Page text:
In some of the newest cars on the market, you can change gears by simply Variable Speed Drive Motor pressing a button, turning a knob or toggling a little joystick. Yet simultaneously, plenty of different vehicles still require drivers to make use of one foot for the clutch pedal and another for the gas, all when using one hand to manipulate the gear-change lever through a distinct design of positions. And many other current vehicles don’t possess any traditional gears at all in their transmissions.
But whether or not a vehicle has a fancy automatic, an old-college manual or a modern-day constantly variable transmission (CVT), each unit has to do the same work: help transmit the engine’s output to the driving wheels. It’s a complex task that we’ll try to make a little simpler today, you start with the fundamentals about why a transmitting is needed in the first place.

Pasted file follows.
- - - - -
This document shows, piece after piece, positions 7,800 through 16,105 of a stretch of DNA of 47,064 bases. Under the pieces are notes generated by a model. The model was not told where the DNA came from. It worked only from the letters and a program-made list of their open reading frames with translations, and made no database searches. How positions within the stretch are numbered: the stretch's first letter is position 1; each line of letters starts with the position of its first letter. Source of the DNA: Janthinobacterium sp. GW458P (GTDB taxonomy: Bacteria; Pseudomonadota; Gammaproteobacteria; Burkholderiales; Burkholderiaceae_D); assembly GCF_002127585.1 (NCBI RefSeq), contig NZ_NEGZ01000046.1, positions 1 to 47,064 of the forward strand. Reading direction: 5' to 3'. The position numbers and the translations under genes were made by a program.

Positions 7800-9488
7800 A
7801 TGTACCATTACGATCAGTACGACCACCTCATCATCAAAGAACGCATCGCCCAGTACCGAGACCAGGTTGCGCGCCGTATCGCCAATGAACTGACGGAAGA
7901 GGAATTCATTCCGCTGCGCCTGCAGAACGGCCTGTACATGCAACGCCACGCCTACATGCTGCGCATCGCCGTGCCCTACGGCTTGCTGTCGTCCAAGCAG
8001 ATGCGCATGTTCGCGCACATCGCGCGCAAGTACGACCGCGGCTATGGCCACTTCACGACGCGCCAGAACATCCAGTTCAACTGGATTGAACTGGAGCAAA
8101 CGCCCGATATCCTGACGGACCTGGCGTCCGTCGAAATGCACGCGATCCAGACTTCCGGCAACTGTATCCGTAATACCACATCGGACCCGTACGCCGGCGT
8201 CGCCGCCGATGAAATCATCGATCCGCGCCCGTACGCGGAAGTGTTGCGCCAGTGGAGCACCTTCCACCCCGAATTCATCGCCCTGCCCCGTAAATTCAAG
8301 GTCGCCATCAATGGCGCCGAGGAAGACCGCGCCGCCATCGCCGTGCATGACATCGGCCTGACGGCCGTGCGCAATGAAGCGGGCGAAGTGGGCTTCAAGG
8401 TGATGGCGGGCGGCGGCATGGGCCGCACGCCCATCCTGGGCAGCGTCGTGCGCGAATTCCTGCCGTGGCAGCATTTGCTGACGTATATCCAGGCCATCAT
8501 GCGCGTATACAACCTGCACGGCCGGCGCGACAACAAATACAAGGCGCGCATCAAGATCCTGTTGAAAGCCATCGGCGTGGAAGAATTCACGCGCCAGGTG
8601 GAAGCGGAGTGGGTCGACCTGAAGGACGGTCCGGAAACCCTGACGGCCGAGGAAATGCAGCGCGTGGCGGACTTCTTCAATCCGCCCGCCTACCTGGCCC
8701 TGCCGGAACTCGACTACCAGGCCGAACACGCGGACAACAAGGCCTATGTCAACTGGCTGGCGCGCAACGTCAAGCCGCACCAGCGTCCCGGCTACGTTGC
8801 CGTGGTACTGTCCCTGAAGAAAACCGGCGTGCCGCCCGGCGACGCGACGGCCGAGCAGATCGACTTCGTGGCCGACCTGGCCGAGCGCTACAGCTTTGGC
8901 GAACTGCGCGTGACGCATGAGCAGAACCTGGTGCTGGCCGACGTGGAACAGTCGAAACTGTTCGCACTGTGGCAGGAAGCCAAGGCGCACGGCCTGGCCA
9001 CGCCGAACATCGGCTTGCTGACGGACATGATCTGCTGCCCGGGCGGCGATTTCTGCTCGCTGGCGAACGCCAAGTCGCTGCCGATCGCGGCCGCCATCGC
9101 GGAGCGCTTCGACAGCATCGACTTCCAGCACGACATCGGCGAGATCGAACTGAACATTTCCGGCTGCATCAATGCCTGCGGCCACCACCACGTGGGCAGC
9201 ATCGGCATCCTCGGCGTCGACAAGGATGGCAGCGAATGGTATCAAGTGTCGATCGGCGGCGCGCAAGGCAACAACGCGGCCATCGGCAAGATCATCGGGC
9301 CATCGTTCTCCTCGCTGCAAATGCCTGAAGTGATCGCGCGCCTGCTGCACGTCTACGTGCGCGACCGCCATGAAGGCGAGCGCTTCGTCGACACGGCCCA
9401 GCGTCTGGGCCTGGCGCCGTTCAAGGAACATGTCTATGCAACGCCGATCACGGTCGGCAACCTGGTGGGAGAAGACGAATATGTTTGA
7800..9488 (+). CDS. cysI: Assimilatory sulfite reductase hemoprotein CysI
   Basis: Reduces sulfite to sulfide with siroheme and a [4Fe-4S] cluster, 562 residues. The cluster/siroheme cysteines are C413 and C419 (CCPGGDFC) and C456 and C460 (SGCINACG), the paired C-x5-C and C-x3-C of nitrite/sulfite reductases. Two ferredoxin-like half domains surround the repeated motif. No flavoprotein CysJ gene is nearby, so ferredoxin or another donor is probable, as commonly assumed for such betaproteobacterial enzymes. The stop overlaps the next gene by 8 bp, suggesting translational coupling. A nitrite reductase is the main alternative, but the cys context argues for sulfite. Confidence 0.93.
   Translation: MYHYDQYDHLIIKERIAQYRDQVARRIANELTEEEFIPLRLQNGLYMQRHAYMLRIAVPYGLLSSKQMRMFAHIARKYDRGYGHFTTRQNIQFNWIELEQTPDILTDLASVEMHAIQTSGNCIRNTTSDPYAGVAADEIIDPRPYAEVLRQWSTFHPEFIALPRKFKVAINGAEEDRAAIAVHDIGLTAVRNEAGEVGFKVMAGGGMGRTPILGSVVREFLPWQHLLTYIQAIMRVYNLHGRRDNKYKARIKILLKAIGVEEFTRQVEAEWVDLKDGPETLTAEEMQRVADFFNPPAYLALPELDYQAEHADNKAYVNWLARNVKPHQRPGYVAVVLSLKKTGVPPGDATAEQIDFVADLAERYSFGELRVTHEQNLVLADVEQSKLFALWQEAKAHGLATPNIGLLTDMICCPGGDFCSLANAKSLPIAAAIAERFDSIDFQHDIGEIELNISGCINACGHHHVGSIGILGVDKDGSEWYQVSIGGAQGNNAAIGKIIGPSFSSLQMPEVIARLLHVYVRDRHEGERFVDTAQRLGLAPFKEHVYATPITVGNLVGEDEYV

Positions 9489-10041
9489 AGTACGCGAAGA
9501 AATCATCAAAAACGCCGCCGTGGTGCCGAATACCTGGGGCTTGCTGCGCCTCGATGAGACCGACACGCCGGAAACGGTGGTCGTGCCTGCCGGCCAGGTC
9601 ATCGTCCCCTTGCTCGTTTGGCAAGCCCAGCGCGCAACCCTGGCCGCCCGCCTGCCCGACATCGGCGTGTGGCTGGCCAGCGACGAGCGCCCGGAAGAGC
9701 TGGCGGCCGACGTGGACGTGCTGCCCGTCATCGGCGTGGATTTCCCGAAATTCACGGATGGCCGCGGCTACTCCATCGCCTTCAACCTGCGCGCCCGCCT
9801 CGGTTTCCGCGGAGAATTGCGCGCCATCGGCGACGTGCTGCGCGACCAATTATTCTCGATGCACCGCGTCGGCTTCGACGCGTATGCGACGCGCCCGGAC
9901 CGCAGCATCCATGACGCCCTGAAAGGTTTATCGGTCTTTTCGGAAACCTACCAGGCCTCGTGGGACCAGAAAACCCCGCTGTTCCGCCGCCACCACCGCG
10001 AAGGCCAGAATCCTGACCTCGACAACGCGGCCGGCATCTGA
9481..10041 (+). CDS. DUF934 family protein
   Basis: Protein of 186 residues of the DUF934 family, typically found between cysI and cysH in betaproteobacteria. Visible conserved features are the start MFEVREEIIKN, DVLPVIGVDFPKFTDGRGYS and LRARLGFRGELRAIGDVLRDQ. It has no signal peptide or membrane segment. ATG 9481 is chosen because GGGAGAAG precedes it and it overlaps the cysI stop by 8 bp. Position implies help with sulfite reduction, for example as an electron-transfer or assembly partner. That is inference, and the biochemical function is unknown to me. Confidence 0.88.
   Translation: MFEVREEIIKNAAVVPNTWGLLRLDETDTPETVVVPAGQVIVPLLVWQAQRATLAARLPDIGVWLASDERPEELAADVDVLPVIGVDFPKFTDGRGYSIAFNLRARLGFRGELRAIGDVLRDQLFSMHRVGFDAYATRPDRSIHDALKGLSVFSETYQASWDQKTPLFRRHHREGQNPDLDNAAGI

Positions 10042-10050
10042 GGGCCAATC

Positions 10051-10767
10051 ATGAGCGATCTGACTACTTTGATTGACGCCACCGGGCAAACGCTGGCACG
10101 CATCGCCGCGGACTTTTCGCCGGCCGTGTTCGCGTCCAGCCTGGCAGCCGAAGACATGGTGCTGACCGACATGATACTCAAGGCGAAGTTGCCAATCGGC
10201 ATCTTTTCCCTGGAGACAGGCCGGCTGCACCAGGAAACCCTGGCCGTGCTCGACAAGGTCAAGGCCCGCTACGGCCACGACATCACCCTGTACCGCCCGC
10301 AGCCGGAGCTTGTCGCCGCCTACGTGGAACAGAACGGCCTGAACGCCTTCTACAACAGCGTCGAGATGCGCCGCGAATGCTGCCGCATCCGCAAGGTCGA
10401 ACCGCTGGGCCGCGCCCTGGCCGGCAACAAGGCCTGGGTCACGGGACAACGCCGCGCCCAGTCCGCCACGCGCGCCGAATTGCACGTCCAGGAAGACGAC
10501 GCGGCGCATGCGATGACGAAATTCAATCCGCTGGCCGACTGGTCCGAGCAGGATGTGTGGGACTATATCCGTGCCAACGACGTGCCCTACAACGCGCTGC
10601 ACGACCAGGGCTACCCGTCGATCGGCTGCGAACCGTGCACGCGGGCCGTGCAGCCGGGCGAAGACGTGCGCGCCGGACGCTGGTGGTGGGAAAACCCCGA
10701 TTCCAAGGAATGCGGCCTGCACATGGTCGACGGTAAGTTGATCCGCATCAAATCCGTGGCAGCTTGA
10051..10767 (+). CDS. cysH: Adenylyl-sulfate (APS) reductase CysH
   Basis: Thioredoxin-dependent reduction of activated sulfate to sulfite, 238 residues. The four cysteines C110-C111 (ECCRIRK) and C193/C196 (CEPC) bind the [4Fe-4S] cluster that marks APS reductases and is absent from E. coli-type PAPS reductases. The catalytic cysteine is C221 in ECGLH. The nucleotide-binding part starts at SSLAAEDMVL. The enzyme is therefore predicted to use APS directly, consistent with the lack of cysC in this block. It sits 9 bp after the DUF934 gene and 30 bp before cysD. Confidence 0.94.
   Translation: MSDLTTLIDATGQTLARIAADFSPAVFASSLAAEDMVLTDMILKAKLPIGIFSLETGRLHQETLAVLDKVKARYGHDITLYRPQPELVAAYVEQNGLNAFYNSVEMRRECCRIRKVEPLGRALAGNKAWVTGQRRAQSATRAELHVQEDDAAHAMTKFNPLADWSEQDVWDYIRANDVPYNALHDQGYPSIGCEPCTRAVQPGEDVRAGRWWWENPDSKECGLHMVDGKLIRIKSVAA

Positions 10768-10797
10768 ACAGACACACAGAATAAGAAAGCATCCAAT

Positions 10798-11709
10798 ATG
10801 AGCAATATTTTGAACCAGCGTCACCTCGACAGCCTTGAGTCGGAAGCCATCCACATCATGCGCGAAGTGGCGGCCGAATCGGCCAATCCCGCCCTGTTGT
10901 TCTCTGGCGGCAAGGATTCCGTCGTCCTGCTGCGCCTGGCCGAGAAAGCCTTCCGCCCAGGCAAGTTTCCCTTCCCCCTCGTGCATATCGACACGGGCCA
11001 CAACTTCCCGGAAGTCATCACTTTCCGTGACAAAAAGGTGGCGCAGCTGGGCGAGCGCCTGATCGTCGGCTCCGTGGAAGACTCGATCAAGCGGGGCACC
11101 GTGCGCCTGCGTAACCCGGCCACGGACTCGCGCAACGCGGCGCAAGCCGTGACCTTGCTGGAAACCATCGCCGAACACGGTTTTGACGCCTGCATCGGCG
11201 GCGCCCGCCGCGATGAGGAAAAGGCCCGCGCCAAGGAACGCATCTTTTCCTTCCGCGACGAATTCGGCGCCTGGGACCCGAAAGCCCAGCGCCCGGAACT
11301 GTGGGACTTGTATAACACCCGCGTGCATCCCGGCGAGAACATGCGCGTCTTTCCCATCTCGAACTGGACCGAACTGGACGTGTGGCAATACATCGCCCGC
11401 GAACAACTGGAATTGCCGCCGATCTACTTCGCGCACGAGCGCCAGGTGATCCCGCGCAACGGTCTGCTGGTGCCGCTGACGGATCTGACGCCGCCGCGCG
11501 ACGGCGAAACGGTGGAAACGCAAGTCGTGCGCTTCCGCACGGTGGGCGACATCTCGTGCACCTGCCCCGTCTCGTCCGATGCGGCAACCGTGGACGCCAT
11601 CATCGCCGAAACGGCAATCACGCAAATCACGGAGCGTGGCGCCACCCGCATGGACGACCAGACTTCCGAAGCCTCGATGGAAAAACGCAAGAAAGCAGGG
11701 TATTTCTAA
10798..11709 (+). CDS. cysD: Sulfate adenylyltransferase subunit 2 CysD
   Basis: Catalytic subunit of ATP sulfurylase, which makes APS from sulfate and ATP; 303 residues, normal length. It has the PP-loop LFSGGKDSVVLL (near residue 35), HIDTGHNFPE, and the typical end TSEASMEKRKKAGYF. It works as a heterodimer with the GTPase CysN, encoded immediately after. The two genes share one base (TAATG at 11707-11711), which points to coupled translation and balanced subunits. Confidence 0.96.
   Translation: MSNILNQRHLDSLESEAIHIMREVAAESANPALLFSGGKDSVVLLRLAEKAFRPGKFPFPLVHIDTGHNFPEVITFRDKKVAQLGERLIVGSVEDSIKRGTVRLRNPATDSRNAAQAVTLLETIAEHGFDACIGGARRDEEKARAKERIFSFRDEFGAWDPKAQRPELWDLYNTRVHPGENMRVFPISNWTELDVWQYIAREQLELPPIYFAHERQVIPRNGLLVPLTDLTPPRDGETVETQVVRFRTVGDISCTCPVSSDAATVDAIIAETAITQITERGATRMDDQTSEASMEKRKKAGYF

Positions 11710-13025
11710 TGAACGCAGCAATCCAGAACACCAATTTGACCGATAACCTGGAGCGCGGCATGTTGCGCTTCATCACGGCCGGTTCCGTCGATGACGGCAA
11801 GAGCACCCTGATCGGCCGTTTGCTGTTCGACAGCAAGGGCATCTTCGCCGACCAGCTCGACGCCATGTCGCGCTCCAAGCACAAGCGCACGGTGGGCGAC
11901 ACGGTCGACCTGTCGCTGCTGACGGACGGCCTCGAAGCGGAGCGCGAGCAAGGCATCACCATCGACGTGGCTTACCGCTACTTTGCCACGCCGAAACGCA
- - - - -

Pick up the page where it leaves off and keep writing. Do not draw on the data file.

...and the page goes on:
Let’s actually begin with the normal internal combustion engine. As the fuel-air blend ignites in the cylinders, the pistons begin upgrading and down, and that movement can be used to spin the car’s crankshaft. When the driver presses on the gas pedal, there’s more fuel to burn off in the cylinders and the complete process moves quicker and faster.
What the transmission does is change the ratio between how fast the engine is spinning and how fast the driving wheels are moving. A lower gear means optimum performance with the wheels moving slower compared to the engine, while with an increased gear, optimum performance comes with the wheels moving faster.
With a manual transmission, gear shifting is handled by the driver via a gear selector. A lot of today’s cars possess five or six forwards gears, but you’ll find older models with anywhere from three to six forwards gears offered.
A clutch is used to transmit torque from a car’s engine to its manual tranny. The various gears in a manual tranny allow the car to visit at different speeds. Larger gears offer lots of torque but lower speeds, while smaller gears deliver much less torque and invite the car travel more quickly.